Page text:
Colletta is famous for omitting many of the details from Jack's artwork and simplifying cityscapes and outer space skyscapes. The first two images above are featured on page 42 of the new book, and were originally published in Thor # 154 (1968). The first image is a xerox of Jack's original pencils, the second appears to be a stat or a scan from one of the Essentials books, and I also included a scan from the published comic book so you can see how that looks.
If you notice, the black and white stat has more details than the color scan. For example, note how the lines of the clothing in the fleeing pedestrians are gone in the published version. My biggest question about Colletta has always been: why didn't Vinnie ever look at a published comic book and notice his very thin linework was completely lost in production? I also think that black and white scan is a little splotchy, and I wish TwoMorrows had published a scan of the published book for comparison because I think that would have been a more accurate depiction of the original Kirby pencils versus what was published (but I understand the publication is in black and white). Below is a side-by-side comparison of the pencils vs. published version of two legendary panels with the missing pedestrians.
Side-by-side comparisons I:
As you can see in the red circle the male onlooker behind Loki has been eliminated from the composition. Also notice instead of drawing lines on the suit of the pedestrian on the left, Colletta made the suit all black, plus Vince simplified the brickwork behind him. In many respects, these alterations could be considered minor, but they do change the dynamics of the image -- it no longer looks like Loki in the middle of a crowd, now he appears to be emerging from a dark alley.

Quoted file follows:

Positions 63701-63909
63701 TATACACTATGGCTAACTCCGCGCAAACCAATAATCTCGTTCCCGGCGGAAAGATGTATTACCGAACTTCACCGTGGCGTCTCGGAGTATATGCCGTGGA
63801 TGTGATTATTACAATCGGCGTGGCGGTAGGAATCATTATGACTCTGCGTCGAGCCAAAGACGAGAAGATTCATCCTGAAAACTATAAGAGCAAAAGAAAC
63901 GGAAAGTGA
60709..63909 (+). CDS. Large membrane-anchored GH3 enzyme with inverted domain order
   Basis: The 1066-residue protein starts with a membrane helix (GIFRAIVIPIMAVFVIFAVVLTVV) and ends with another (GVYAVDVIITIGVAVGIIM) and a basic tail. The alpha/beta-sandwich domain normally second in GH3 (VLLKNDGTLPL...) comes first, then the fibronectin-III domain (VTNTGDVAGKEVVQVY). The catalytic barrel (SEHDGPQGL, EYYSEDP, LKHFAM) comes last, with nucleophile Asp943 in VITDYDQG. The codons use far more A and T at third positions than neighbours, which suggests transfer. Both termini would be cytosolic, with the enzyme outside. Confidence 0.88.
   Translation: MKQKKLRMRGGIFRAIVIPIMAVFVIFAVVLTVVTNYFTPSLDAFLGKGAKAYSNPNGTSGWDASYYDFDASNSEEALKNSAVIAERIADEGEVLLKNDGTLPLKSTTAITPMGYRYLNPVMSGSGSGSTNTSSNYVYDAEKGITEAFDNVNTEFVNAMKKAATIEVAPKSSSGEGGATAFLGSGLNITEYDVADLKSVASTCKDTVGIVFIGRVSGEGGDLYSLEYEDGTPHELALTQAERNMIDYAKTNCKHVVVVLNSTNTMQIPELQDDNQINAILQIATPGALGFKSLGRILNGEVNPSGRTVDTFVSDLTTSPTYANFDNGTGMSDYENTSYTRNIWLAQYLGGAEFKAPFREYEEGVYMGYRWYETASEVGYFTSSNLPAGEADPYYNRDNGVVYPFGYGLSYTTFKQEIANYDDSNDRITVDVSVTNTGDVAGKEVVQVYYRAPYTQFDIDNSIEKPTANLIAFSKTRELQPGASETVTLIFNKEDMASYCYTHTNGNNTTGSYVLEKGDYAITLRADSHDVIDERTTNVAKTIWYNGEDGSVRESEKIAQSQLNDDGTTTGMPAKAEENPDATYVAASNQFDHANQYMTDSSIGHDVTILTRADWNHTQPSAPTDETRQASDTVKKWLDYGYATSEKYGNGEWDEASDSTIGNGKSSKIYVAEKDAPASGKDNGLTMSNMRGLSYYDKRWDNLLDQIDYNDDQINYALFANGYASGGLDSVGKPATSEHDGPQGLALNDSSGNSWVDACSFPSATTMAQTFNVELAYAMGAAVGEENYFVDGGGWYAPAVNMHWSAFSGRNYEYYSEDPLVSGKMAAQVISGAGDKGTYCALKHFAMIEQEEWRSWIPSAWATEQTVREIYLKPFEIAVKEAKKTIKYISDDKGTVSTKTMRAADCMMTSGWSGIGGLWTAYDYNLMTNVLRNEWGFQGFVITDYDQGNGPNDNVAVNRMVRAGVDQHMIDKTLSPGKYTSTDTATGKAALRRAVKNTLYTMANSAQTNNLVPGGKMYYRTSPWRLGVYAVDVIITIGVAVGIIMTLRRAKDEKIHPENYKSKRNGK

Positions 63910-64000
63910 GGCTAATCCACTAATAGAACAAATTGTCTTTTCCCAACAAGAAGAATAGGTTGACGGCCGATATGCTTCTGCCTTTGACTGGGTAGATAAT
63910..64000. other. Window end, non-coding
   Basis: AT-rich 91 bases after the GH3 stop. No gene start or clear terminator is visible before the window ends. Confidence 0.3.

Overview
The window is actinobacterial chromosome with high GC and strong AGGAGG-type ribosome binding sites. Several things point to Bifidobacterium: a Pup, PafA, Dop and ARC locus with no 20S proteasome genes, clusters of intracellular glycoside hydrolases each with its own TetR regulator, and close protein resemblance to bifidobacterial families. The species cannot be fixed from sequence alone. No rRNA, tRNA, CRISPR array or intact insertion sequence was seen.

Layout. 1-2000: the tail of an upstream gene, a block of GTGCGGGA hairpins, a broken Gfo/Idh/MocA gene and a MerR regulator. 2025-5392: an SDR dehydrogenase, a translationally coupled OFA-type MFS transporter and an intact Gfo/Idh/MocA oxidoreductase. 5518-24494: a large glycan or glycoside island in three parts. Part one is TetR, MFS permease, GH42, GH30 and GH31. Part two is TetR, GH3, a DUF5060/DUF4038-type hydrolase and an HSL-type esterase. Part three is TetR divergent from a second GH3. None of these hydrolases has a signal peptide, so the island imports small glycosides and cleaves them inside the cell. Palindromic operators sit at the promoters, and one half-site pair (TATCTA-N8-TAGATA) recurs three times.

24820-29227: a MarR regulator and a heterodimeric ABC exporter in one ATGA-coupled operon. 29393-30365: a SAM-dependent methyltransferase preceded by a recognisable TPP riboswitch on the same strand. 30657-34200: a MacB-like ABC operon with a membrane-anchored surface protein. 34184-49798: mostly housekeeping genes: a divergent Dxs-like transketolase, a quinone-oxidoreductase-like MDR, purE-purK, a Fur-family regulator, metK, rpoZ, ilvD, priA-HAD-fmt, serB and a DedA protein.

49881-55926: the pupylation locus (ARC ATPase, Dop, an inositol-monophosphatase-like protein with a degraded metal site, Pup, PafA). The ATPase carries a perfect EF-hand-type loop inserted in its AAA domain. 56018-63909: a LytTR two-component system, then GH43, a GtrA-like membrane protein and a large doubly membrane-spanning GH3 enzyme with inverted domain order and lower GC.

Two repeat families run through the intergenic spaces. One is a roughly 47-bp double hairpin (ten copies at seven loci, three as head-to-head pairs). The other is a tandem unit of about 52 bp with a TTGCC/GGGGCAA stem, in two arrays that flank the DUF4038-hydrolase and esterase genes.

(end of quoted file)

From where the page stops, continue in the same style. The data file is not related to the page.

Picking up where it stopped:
Side-by-side comparisons II:
Colletta has eliminated a figure who fell on the ground (red circle). Also note how he has simplified the skyline (green circle). Notice the speed lines under Loki's arms are gone, and details such as the long squiggle on the left arm and the end of the pony tail have been eliminated. Again, this takes away from Jack's original composition which was designed to give you the sense that you are in a bustling, electric, crowded NYC boulevard where people and buildings are all packed on top of one another, and the crowd has to climb ontop of one another to flee. Colletta's interpretation creates a huge blank space in front of Loki and above the crowd.
It could be argued that these changes were based on a conscious decision by Vince Colletta to improve Jack's artwork. Vince may have felt that a smaller crowd and simplified buildings would be a much better way to depict Kirby's NYC. But I don't think this is the case -- I think these omissions were based on Colletta rushing to complete this assignment as fast as possible, and simplifying details and erasing figures helped to save tremendous time.
Hopefully the new Colletta book will give us some historical background and we will learn why Vince made these kinds of changes to Jack Kirby's artwork. I'll discuss one more example from the upcoming book tomorrow.